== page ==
Being questioned about the multiple complaints expressed by different indigenous communities last week, INPI’s director, Adelfo Regino, said in a radio interview that 105 indigenous coordination centers will be helping people in need of healthcare attention to be transferred from their communities to hospitals located in urban centers but the institution is still planning how to coordinate that work: “One of the more significant deficiencies in our country is that, even though there are rural clinics in indigenous territories, there are no medical staff or medicines. This situation places indigenous populations in vulnerability and thus we have to solve concrete situations such as how to transfer people so that they can receive medical attention at the hospitals”.
Even though a plan for transferring people from local communities to hospitals becomes real, it is still uncertain how the indigenous population could receive medical care since hospitals in urban areas are not even properly prepared to attend local inhabitants. The efforts and resources are clearly not enough as Fray Bartolomé de las Casas Human Rights Centre (A.K.A. Frayba) reported last week:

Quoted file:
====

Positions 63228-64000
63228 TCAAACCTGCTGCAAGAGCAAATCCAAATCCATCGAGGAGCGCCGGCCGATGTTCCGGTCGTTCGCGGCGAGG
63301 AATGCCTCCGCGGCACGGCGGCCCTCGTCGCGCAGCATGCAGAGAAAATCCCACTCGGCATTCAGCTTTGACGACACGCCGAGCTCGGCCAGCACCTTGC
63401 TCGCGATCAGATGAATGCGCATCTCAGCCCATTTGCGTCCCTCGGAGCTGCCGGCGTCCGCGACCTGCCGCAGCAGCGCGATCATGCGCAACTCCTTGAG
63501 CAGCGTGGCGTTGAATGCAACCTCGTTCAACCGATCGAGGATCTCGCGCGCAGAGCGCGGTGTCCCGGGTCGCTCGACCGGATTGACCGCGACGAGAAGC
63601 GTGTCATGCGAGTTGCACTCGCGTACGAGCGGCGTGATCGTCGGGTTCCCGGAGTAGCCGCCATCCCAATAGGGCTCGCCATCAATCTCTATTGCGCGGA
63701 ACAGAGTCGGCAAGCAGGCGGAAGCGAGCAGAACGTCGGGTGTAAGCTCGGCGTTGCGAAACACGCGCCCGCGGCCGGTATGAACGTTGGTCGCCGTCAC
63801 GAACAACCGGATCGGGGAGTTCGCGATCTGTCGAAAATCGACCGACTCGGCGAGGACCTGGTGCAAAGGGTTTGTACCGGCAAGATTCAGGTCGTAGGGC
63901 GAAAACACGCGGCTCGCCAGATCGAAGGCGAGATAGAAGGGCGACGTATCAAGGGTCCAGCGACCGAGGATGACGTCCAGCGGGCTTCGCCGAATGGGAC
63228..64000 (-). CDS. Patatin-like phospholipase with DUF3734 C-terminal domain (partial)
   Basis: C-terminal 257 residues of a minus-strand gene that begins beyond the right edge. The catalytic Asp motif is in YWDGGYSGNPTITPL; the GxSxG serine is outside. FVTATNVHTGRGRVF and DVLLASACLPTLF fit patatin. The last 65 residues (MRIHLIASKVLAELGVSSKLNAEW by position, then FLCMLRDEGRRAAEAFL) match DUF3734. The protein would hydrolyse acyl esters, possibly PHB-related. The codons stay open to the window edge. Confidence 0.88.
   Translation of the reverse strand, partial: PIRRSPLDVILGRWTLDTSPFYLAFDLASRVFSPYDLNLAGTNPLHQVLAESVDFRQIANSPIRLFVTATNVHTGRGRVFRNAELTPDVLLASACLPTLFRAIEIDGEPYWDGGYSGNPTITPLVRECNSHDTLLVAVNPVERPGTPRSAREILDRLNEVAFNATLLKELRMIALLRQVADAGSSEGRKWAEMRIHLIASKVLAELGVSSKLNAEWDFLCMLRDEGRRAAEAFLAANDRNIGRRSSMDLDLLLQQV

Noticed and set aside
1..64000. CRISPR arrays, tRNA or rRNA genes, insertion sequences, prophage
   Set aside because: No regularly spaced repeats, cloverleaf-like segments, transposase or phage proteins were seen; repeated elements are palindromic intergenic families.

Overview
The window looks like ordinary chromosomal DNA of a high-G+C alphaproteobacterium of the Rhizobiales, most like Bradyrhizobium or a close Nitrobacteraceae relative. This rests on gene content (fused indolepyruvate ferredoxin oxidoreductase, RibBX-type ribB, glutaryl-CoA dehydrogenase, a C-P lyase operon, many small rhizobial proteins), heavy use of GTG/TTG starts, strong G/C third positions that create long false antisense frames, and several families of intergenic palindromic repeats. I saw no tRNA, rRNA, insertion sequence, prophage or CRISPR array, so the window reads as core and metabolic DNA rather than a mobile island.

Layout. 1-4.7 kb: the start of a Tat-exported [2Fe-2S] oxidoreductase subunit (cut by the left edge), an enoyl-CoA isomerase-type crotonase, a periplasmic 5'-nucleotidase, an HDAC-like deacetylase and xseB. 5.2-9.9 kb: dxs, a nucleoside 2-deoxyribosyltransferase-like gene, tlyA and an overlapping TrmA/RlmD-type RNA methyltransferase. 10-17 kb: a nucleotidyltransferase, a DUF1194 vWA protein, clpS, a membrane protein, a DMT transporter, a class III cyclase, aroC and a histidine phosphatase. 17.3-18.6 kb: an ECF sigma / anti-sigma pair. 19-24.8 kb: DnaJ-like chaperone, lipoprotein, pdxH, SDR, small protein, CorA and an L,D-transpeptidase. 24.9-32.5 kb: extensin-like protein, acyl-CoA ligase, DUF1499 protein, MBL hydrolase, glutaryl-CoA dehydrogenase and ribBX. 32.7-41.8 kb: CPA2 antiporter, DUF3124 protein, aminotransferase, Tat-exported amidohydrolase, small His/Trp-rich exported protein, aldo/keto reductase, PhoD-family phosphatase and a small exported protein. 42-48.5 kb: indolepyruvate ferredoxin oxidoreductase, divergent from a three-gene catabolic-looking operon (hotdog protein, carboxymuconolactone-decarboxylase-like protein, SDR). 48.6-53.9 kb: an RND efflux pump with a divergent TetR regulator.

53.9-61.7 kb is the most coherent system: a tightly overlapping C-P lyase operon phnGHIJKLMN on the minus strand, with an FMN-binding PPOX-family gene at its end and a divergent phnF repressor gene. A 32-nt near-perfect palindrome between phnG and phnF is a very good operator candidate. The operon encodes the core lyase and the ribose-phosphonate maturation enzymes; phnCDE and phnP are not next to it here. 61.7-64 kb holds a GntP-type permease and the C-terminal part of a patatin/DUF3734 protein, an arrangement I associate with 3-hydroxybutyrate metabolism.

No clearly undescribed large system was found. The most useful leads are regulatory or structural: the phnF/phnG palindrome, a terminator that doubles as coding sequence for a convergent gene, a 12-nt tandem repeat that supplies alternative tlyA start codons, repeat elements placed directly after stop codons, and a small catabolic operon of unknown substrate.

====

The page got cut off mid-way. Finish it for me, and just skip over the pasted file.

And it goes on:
“In the case of native peoples, there is a lack of accurate information in their own language. There is an absence of properly installed health centers and action protocols for protection of the population in rural areas following the conditions of the cultural environment. Nor has any emergency care policy been established for indigenous regions, or for hospital admission for people with high-risk health conditions. Once again -Frayba’s denounce highlights- the protection of indigenous communities is not being a priority of the Mexican government. In fact, in hospitals in these regions, doctors have had to make protective suits using plastic garbage bags”. Certainly, the past days Medical staff in cities like San Cristobal de las Casas or municipalities like San Juan Chamula are working under protest to visualize the complete lack of medical material to protect themselves and to respond to the answer given by Chiapas' healthcare secretary, José Manuel Cruz Castellanos, to this serious problem in a public conference: Cruz Castellanos called medical staff to stay calm and to fulfill their medical oath to attend patients even if their own life was at risk. “And if they do not want to comply -Cruz said- it means that they only studied to fill a space, to earn some dough [sic] that they can easier earn by selling tacos, and they will do better than in front of a patient, if they are afraid of [attending] a sick person."